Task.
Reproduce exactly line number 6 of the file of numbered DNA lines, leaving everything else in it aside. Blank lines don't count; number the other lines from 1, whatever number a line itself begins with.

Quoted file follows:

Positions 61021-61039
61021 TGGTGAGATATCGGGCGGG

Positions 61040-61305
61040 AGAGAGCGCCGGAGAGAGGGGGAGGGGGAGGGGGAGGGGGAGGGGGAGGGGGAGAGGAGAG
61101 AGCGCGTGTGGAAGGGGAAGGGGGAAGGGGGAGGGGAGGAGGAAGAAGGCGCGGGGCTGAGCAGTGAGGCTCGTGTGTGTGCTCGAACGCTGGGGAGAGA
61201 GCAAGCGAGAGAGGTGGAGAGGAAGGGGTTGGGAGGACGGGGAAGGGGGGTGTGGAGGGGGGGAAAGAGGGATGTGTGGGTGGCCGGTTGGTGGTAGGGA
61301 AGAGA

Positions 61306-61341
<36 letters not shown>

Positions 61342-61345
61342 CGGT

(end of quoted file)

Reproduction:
61201 GCAAGCGAGAGAGGTGGAGAGGAAGGGGTTGGGAGGACGGGGAAGGGGGGTGTGGAGGGGGGGAAAGAGGGATGTGTGGGTGGCCGGTTGGTGGTAGGGA